For instance, Bogle received an honorary doctorate at Princeton in 2005 and asked to give a speech, he instead quoted from Ulysses, which he knows word-for-word. “Hearts made weak by time and fate, but strong in will to strive, to seek, to find and not to yield,” he quoted, talking about the character traits essential for leaders. One trait, Bogle said, is the courage to turn down short-term profits in order to stick to your long-term vision. Bogle famously turned down highly profitable short-term opportunities.
Seth Goldman, the founder of Honest Tea, a Maryland-based subsidiary of the Coca-Cola Company with more than $130m in annual revenue, said he regularly returns to Theodore Roethke’s poem The Waking, which speaks to the connection between people and the physical world.
“I learn by going where to go,” he quoted during an interview in Honest Tea’s office, in between talking about America’s obesity epidemic, product testing and the company’s new partnership with Wendy’s.
“That line describes a sense of direction that combines a sense of destiny and the unknown, which is a lot of what being an entrepreneur is to me,” he added later by email.
“The phrase ‘this shaking keeps me steady,’ connects with the feeling of uncertainty and change and helps keep me grounded,” he said.
Clarity and cultural connectivity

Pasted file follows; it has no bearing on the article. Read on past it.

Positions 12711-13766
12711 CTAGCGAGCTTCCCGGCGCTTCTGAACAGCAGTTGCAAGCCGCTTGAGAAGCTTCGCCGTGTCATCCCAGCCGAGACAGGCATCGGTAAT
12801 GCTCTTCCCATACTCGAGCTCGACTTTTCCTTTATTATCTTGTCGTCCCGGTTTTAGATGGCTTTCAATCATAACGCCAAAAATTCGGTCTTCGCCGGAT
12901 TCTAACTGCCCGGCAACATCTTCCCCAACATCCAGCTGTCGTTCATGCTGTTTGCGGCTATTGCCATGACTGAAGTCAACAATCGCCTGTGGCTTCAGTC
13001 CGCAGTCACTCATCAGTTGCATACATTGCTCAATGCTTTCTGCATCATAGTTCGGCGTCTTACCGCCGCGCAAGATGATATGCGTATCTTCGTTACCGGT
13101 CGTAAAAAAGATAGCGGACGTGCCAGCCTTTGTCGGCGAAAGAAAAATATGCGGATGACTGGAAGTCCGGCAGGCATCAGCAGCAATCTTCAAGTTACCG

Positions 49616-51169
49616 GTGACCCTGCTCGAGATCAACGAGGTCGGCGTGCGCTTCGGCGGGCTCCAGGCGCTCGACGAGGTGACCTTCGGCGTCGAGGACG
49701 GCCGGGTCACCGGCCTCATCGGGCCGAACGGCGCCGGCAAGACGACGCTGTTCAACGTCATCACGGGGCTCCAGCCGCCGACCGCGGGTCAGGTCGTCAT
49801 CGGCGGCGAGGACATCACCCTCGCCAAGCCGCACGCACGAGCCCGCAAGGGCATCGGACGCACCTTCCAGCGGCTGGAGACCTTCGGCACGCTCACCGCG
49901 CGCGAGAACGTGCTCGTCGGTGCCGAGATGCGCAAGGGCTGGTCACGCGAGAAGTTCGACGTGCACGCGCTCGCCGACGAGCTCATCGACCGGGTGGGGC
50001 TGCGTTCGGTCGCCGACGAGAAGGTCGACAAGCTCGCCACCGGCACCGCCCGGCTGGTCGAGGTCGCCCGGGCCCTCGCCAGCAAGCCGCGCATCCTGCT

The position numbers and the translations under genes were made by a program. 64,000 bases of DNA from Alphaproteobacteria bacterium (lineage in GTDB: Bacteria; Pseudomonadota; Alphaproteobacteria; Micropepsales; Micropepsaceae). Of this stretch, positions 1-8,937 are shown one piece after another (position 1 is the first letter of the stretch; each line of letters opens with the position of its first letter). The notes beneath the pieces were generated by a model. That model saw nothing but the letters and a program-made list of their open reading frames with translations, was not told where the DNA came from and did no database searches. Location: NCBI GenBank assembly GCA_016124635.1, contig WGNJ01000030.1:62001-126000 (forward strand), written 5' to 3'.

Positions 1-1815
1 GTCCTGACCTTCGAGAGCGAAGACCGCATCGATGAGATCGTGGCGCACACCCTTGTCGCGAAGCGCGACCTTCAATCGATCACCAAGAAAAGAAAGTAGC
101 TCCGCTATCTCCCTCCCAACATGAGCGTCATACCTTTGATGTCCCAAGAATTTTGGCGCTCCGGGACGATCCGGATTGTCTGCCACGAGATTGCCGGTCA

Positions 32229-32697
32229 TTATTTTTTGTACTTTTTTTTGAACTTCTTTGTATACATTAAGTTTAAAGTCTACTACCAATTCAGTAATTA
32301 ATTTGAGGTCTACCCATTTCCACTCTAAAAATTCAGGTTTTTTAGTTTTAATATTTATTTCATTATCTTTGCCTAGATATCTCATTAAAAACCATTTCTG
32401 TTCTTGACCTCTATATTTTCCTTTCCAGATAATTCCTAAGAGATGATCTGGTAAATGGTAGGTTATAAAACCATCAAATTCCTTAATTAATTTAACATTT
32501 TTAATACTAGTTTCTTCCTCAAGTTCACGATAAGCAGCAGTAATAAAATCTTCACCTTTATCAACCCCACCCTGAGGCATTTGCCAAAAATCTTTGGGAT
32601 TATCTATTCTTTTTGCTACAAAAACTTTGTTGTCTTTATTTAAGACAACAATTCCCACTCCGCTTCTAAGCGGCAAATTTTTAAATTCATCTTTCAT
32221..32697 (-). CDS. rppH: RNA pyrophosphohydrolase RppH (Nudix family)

Executives also use poetry to them to help clarify their thinking and connect across cultures, Morgan said.
At a workshop in Japan with the Boston Consulting Group, she helped executives who came from different strata in the work hierarchy talk about civil society through Robert Frost’s Stopping By The Woods on a Snowy Evening.
“If you sit down and discuss a tricky issue like responsibility or trust, everybody is going to bring different baggage,” she said. “Then you get people to talk about the poem. What’s revealed is considerable. The risk to people is less, because they’re not transgressing any boundaries.”
One of the key questions in the Frost poem: Is the speaker an outsider? And what does it mean to be one?
Research shows poetry is also linked with brain centers associated with recollection, not just introspection. A poem can become a reminder of why they work so hard — valuable for CEOs whose day-to-day lives often feel like a never-ending parade of duties.
Ammar Aker, the CEO of Paltel Group, a telecom company in the West Bank of Palestine with 3,000 employees and more than $500m in revenue, returns to a line by modern poet, Mahmoud Darwish, often translated to English as “We have on this earth what makes life worth living.”
He says the line resonates with him, and that poetry and the arts help take him outside the all-consuming nature of his job. On planes, he usually reads business books. But when he goes to one of the performances of music and poetry held in Ramallah, he’s rededicated to the difficulties of living and working in Palestine, and running a publicly held company there.
“It helps me make sure Paltel is a role model company… giving the young generation hope to look forward to.”
This article was written by Elizabeth MacBride from BBC and was legally licensed through the NewsCred publisher network.